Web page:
Tuesday, May 26, 2009
What to Do With all Those Photographs
Family photos are truly heirlooms that can't be replaced. It's wise to care for them as such.
Creative Memories and other companies (no, I'm not a dealer and don't hold stock in any company) offer a line of products to display and preserve those memories. As I look at old albums of fading color photographs of my children, I wish the scientists who developed these archival products had done so long ago!
I'm rather appalled at the lack of care given my grandfather's priceless photographs and have spent many hours restoring some of them.
It's never too late. Get your old photos out of those albums, off the glue and out from under the PVC covering that eat away at the archival properties of your photographs! Do it soon before any further degeneration occurs. Put them away in a shoe box in a dry, dark place at least for the time being. And store all your precious photographs in one easy to get to place so in the event of a fire, flood, tornado or hurricane you can grab them on the fly and take them with you. Let's face it, clothing, furniture and dishes can be replaced. Photographs cannot. Sentimental junk is just that. Photographs are living memories.
Remember the days of film, when you took countless photos of places you visited and most of them were pretty horrible but you could never bear to throw them out because of the investment in processing and printing? That's my story anyway. Thank God for digital! I no longer have that problem. I still take a thousand or more pictures on every journey but now I download them into my computer and discard those that are junk without any guilt at all. Those images don't cost me a thing if I don't print them.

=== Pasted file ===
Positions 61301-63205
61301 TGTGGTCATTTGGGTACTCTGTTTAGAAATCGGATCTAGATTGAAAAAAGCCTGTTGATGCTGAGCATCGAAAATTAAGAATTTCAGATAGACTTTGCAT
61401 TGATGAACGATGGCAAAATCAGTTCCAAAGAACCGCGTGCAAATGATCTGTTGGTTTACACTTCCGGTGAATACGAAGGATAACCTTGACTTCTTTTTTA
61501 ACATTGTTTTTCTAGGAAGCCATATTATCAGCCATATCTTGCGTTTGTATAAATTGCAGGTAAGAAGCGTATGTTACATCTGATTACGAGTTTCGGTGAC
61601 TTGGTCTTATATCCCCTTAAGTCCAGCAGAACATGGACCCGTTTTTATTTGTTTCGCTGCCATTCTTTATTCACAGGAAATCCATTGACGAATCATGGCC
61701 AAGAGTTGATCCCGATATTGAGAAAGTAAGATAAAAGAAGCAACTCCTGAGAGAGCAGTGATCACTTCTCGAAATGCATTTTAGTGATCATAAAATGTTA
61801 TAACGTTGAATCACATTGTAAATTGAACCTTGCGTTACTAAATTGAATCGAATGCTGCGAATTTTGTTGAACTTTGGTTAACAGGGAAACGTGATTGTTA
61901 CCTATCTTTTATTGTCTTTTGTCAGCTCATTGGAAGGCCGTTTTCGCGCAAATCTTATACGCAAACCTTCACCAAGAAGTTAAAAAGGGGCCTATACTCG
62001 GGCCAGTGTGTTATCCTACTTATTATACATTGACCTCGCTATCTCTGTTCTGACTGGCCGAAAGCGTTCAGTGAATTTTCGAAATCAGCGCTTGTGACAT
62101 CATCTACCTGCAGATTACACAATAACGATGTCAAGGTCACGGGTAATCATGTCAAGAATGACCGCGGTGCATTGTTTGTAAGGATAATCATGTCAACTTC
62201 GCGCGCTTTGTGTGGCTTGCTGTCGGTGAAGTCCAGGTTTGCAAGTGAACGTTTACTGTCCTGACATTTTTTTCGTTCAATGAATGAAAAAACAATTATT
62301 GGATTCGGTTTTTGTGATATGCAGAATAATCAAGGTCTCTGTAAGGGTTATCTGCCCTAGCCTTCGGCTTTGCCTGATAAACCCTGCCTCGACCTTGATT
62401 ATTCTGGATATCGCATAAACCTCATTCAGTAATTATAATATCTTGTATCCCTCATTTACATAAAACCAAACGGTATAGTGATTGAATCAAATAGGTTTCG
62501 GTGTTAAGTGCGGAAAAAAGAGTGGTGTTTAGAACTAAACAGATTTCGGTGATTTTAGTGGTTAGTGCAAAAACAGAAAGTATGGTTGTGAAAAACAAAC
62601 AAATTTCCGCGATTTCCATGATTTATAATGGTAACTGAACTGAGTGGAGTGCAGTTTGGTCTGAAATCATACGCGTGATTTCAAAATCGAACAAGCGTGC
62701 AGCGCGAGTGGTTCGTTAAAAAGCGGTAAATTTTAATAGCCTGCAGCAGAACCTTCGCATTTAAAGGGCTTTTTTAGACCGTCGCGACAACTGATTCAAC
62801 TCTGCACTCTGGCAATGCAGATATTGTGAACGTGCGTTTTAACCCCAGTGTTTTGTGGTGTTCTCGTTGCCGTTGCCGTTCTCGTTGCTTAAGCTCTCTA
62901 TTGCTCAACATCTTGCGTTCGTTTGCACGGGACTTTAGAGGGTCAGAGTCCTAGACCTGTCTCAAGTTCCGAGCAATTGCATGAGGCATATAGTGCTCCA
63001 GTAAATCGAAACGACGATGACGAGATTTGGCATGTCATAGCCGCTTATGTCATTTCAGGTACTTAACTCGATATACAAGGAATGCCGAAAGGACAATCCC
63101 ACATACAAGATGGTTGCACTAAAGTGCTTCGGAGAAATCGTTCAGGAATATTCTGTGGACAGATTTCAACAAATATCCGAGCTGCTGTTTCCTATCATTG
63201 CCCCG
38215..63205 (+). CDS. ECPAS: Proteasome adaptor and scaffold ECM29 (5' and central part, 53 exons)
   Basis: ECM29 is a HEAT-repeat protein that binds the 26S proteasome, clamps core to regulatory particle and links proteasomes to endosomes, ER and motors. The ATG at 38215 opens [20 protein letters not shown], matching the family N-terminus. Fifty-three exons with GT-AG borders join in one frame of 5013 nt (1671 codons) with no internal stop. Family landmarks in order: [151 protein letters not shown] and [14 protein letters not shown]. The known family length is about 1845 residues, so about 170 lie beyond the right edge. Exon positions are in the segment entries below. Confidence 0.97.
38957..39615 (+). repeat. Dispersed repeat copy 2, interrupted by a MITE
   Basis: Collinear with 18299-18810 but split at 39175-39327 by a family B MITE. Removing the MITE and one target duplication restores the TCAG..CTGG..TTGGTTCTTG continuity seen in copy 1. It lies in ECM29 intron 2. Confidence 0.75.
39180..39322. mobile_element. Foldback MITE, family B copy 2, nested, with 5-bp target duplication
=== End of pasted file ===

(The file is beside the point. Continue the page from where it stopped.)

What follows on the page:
But what about the ones that are good enough to print? What should we do with them? Well I'll tell you what I do with mine, as well as all the old prints that are good shots. I use them to create greeting cards for my friends and family. Why not bless others with your lovely images?
You can buy blank card stock with envelopes at any craft store like Michael's or Hobby Lobby. Or you can be really creative and make your own cards from cover stock which can be purchased in a variety of colors and hues from paper stores or office supply retailers. Most greeting card stores end up with lots of envelopes of various sizes leftover which they sell in bundles for little money.
I write my own verses, use Scripture or favorite quotes for the inside of the cards to bless those I'm writing to. It's also fun to add embellishments to the photo on the cover or inside the card that match the theme. For instance for a beautiful mountain scene I'll glue some small dried pressed wildflowers in a corner to add dimension. Sometimes I used stickers with phrases or applicable decorations that go with the occasion or the image. Be sure to use approved photo safe glues, stickers and papers that are acid and lignin free. There's a good article on the subject here.
Another way to use that boxful of old scenic photos is to create your own coffee table book out of scrapbooking materials. So much better than what you order online for thirty or forty dollars! Be creative!
How about using the old images as postcards?
Some photos may have only an element or two that are worth keeping. Perhaps it was a terribly bright day and everything is washed out but there's a great flower or building in the shadows that's redeemable. Cut it out and use it for an embellishment in your memory album or card.
With all my talk about old photos on this rainy day, I'm just itching to go rifle through some!